- Executive Meddling: A legendarily notorious example in the annals of Hollywood, studio heads at Columbia abruptly cut short the film's shooting schedule and kept reducing the running time from over four hours to 156 minutes, 136 minutes at its initial release, and finally 123 minutes. As might be expected, director Sam Peckinpah wasn't pleased with these changes. Supposedly The Wild Bunch was his attempt at a semi-remake.
- Troubled Production: In addition to Peckinpah's constant battles with the studio over the film's shooting schedule, budget, content, and length, the director often antagonzied the crew and the cast to the point that Heston allegedly threatened him with a saber. Peckinpah's drinking benders didn't help things either.
- By the end, after Columbia had shortened the production schedule because of concerns over this, Heston was reportedly more or less directing the film since Peckinpah often wandered away from the set in a drunken haze. Heston kept Columbia from firing him only by agreeing to completely forego his salary (a very rare move by an actor).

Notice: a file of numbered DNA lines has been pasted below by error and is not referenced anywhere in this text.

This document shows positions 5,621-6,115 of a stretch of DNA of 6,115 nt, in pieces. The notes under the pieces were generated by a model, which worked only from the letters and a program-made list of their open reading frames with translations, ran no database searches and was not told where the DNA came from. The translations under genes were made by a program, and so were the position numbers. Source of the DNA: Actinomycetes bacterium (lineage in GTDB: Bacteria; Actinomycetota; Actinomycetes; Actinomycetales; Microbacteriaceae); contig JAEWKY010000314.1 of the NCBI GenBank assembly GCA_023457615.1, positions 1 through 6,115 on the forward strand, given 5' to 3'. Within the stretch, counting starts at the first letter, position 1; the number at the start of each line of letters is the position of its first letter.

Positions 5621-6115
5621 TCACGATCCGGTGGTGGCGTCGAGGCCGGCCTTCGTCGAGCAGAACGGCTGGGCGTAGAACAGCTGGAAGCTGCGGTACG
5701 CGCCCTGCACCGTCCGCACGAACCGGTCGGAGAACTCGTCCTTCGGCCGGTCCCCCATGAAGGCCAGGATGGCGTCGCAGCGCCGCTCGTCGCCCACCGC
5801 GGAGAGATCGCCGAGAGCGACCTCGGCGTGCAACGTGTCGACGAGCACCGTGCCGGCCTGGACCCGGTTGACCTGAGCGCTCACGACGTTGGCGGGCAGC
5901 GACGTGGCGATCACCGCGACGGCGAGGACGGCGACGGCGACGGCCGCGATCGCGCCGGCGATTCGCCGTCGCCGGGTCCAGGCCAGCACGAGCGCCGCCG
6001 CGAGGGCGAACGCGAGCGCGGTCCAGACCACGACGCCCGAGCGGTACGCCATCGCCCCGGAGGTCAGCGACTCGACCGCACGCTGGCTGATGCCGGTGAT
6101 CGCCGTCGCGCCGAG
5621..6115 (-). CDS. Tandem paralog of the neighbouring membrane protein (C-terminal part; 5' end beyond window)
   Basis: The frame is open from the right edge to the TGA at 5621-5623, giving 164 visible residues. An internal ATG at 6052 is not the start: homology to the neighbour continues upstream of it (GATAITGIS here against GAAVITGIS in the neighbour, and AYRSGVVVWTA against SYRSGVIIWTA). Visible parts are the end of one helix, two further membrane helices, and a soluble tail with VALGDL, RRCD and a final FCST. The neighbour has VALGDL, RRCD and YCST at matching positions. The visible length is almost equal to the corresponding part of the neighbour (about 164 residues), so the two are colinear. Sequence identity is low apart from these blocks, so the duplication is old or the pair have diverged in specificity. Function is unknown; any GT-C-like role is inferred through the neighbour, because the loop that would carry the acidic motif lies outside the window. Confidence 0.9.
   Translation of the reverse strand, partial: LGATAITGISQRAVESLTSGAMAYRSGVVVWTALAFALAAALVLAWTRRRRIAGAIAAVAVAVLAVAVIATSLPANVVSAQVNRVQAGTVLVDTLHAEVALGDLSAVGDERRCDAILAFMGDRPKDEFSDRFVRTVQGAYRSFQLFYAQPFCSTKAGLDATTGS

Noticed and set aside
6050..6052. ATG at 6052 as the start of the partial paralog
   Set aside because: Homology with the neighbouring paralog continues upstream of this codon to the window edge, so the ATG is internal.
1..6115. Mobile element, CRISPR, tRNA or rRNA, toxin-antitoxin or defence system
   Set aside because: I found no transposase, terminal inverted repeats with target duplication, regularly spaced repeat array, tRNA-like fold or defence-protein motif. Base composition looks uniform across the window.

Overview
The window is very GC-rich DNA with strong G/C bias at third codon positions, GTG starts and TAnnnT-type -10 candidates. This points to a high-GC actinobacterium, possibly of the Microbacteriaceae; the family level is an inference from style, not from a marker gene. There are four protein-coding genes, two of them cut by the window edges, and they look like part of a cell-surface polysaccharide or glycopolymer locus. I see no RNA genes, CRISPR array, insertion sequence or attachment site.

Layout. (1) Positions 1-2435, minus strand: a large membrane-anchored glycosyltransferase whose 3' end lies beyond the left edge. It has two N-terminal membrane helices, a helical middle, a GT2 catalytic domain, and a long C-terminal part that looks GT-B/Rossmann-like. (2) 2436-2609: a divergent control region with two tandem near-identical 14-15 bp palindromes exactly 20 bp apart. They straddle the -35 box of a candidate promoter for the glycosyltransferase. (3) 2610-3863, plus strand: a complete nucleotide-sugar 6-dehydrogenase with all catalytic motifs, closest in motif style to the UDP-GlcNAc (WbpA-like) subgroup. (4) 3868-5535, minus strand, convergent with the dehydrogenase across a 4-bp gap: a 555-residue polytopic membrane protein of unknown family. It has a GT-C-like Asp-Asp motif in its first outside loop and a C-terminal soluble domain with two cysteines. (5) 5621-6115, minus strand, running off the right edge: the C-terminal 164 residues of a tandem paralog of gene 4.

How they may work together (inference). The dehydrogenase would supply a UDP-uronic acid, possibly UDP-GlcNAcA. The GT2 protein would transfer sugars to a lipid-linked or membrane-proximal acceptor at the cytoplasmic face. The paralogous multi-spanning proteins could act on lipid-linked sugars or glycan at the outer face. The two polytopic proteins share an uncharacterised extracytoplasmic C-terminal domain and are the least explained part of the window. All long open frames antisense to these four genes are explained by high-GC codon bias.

- And then Columbia decided to more or less break its contract and edit the film itself instead of leaving it to Peckinpah. A cut close to what he wanted to do wasn't released until 2005, and even then it's largely guesswork.
- There were also reports that Charlton Heston and Richard Harris did not get along during filming, much like their characters - even more so that Harris simply did not get along with anyone due to his own real life rebellious nature and "alpha dog" persona as described by leading lady Senta Berger. So great was the disunity between them that Harris would jack up his boots so that he wouldn't look shorter than Heston (which he was, if not by much). Heston joked in his autobiography In The Arena that the reason he and Harris didn't get along was that Harris was an Irishman while Heston himself was of Anglo-Scot descent - while still insisting that things weren't as bad as reported.